A brief history of Hispanic nurses - The National Association of Hispanic Nurses (NAHN) was founded in 1975 by Ildaura Murillo-Rohde, PhD, RN, ND, FAAN. It evolved out of the Ad Hoc Committee of the Spanish-Speaking/Spanish Surname Nurses' Caucus, which was formed during the American Nurses Association convention in San Francisco in 1974. In 1976, the organization became the National Association of Spanish-Speaking / Spanish-Surnamed Nurses, which was renamed as the National Association of Hispanic Nurses in 1979.
In the 1950s, nursing in the UK explodes into life as the Health Service gets up and running. A 'Golden Age of Uniforms' begins. As hospitals became warmer, short sleeves appear and nurses who roll their long sleeves up start wearing arm cuffs or frills to cover up their rolled-up sleeves. Bib-front aprons also replaced the older aprons.
Susie Walking Bear Yellowtail was the first American Indian graduate registered nurse, fully prepared to pursue her dream of dedicating her life to helping Native American peoples. Susie completed her formal education by training at the Franklin County Memorial Hospital in Northfield and then practicing at Boston City Hospital. One of Susie's most cherished distinctions was granted in 1978, when the American Indian Nurses Association named her "Grandmother of American Indian Nurses."
In 1860, The Nightingale Training School for Nurses opens at St. Thomas's Hospital in London. Nursing is recognized as an honorable profession. Nurses uniforms tended to be nearly floor-length dresses with very long pinafore-type white aprons (they weren't like the bib-front aprons of the 1950's, but had side straps that went over the shoulders), the dresses had long sleeves with starched white collars and cuffs. Some had starched bows around the neck instead. Caps were frilly and were often kept in place by ties under the chin.
In response to the national nursing shortage, the federal Nurse Reinvestment Act of 2002 was signed into law in August 2002. The Act amends Title VIII of the Public Health Service Act and authorizes new programs to increase the number of qualified nurses and the quality of nursing services in the U.S. Funding to implement the new programs was appropriated by Congress in February 2003.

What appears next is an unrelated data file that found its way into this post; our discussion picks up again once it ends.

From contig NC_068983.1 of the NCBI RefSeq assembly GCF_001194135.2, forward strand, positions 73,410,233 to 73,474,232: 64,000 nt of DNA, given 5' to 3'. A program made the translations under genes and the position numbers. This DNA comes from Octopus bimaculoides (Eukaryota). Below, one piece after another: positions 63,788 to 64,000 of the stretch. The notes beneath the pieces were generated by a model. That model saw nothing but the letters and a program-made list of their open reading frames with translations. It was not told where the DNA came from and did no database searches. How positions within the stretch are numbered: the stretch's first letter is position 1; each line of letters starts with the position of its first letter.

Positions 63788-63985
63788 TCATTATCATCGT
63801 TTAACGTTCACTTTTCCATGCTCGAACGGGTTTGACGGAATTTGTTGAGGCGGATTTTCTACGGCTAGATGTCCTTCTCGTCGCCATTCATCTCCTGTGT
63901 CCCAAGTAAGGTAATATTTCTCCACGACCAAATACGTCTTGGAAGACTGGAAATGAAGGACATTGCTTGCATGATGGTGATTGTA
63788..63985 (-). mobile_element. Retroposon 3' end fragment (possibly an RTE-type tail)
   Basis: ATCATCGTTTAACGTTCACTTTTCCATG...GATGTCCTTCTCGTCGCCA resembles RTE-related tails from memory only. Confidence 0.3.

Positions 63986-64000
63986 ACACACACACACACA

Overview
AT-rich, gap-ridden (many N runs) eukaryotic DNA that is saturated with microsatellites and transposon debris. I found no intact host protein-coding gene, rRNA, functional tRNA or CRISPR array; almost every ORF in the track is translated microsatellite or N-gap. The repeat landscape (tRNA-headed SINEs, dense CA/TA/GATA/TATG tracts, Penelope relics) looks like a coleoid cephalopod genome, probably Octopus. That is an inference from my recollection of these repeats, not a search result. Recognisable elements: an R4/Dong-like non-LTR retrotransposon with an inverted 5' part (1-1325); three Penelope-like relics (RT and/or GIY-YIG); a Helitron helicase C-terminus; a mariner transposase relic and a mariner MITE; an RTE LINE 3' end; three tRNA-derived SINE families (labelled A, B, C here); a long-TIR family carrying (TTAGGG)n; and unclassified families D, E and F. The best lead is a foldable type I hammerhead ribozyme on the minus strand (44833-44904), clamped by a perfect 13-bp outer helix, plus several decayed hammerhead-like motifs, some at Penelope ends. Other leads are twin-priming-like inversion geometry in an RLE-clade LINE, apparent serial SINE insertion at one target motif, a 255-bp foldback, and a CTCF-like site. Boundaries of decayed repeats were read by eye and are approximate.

The federal Nurse Reinvestment Act provides authority for scholarships and loan repayments for nursing students, and public service announcements to promote nursing careers. The Senate bill also contains authority for stipends and other supports for nursing students, grants to promote the Magnet criteria for best practices for nursing administration, funding for faculty development, career ladder programs, and funding for residencies for nursing specialties.
From 1914-1918, World War brings home the importance of Florence Nightingale's work and reinforces the importance of Military Nurses such as the Queen Alexandra's Imperial Nursing Service (QAINS) and the Queen Alexandra's Royal Naval Nursing Service (QARNNS). Nurses are wearing tippetts, short, shoulder-covering cloaks which bear badges or stripes denoting their ranks.
She was a British Unitarian and a nurse who founded nursing as a modern profession. She was also a mathematician. A pioneer in the nursing field, she established herself as a competent nursing administrator during the Crimean War, where her insistence on sanitary conditions cut the death rate considerably. Florence Nightingale continued to advance the field in her later years, providing better health service and opportunities for women at the same time.
She was called the "Lady with the Lamp." She made history with her nursing work in the Crimean War and helped shake up the field of medicine. Her opinions on women physicians and her invention of the pie chart are included.